He symbolised the end of an era after a disastrous first-round exit from the 2014 World Cup, but Andres Iniesta’s critics were eating their words as the champions flexed their Euro 2016 muscles on Monday.
On a rain-soaked pitch in windy Toulouse, it took Vicente del Bosque’s two-time defending champions 87 minutes to break down a resolute Czech Republic defence.
Yet, by the end of a completely one-sided performance that allayed any existing fears over the wily Spaniard’s new-look side, it was the magic of Iniesta that made the difference.
With the Czechs hanging on desperately amid a second-half onslaught that saw Arsenal ‘keeper Petr Cech thwart chance after chance, Iniesta curled in a perfect cross for Gerard Pique to head past the helpless Cech into the far corner of the net.
Having been frustrated for so long, the relief from the Spaniards was palpable when the final whistle went.
But when the emotions cooled, the full impact of Iniesta’s leadership came to the fore in the light of the recent international retirements of Xavi Hernandez and Xabi Alonso.
“He is fundamental for us,” said Iniesta’s Barcelona teammate Sergio Busquets. “His ability to destabilise the opposition is unbelievable. And as the years go by, he just gets better.”
One of several new Spain faces making their major finals debut, Athletic Bilbao striker Aritz Aduriz sat on the bench as Juventus marksman Alvaro Morata spurned a hatful of chances in front of Cech’s goal.
Although he replaced Morata for the last 20 minutes, during which he sent a speculative overhead kick wide of the target, it was Iniesta that caught his eye: “He’s marvellous.”
Aduriz added: “The important thing is we won and took the points. That’s crucial for any first game.”
After the shock of 2014, Spain’s fans had every right to breathe a collective sigh of relief. And Iniesta would be forgiven for thinking back to how things have changed in two years.
It was June 19, 2014 and Spain, the 2010 World Cup winners, awoke with a thumping sporting hangover after defeats to Holland (5-1) and Chile (2-0) ended their title defence after just 180 minutes.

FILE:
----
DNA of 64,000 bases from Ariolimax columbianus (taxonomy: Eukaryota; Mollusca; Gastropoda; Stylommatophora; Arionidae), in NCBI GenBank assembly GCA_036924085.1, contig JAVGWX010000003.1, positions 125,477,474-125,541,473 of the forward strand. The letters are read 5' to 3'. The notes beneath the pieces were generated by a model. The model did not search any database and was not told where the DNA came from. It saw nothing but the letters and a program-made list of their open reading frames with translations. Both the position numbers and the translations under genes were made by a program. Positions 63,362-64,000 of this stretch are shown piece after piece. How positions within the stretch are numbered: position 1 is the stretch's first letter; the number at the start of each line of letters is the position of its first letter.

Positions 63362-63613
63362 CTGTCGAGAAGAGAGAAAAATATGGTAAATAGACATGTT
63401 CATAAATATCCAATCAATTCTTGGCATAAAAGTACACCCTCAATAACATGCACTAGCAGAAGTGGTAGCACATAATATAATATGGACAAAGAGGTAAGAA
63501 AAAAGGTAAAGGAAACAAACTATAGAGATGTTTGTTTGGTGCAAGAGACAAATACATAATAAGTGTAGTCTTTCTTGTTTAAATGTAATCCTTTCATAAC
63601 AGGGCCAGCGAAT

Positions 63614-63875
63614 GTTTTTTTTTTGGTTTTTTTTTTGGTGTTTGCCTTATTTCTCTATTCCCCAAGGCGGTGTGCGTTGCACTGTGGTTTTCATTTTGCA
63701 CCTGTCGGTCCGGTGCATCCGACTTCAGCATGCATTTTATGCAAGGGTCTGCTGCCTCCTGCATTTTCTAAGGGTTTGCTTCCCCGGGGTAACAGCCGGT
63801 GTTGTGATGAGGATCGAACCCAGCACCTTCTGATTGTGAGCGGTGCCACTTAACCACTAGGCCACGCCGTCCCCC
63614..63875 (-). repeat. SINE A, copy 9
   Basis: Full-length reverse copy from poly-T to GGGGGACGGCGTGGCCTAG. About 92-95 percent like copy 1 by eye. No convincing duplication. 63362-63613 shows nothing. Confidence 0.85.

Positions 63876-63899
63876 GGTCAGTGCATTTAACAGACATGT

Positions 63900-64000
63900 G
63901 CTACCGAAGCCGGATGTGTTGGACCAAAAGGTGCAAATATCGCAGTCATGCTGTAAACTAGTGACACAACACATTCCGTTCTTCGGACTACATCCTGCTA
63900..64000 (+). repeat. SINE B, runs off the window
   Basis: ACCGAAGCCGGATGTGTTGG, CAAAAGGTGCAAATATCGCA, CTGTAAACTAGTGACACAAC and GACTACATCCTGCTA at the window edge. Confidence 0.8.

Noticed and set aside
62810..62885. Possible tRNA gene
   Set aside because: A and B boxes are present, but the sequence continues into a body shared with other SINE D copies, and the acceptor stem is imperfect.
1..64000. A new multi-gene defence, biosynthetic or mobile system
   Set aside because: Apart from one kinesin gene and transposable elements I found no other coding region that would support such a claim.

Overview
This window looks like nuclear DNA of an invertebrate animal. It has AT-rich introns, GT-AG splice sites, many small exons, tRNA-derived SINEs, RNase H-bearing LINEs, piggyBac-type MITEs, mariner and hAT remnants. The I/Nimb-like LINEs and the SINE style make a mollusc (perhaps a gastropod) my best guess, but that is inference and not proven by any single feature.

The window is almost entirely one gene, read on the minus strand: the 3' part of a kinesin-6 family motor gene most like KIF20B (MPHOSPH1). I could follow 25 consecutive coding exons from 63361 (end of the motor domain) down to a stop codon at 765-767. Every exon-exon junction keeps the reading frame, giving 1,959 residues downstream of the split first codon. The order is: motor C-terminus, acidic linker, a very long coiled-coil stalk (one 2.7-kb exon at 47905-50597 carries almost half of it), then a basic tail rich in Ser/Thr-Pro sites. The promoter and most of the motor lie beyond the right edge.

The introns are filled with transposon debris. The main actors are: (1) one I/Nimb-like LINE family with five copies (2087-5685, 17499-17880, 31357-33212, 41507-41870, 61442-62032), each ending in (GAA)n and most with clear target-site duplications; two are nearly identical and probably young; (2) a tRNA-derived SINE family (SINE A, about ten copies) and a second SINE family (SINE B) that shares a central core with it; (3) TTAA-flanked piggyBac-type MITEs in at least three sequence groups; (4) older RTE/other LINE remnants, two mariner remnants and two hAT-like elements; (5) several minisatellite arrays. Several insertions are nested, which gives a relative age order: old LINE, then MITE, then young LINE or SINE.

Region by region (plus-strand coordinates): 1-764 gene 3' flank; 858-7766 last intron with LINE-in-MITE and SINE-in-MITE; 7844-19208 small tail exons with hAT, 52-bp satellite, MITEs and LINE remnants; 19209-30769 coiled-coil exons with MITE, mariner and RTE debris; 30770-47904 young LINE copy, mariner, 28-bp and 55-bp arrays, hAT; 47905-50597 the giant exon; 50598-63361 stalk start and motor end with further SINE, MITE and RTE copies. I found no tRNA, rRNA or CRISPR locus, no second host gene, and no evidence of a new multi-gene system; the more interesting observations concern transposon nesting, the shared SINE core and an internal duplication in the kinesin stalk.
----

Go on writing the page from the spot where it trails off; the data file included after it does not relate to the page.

Spanish sports daily Marca did not hold back in its appraisal of the ill-fated campaign, their front page showing a dejected Iniesta from behind with the simplest of headlines: “The End”.
Two years later, Del Bosque has countered the retirements of Xabi Alonso and Xavi Hernandez by drafting in new faces.
Celta Vigo winger Nolito, Morata, Bayern Munich midfielder Thiago Alcantara and Aduriz all made their European Championship debut in Toulouse.
But Iniesta still pulls the strings, and while he has welcomed Del Bosque’s new players, the softly-spoken magician, notably in the absence of Xavi, is happy to shoulder the extra responsibility.
“It is the first important tournament without him (Xavi), but there are new teammates,” he said.
“We’ve always had this style, and we have to maintain it as long as possible. When players that are so decisive aren’t with us, the rest need to take that responsibility.”
Spain will look to build on their win when they face Turkey, beaten 1-0 Croatia in their Group D opener on Sunday, on June 17.
For Iniesta, a first win on the board augurs well for their bid for a third consecutive crown.
“It is a happy day for us to start the competition like this,” he added.
“It’s very positive for us. The first game is always the most difficult in terms of tension, but we’re happy (to win).
“It was one move which gave us a very important victory and the feeling is it should help us to continue getting better.” – Agence France-Presse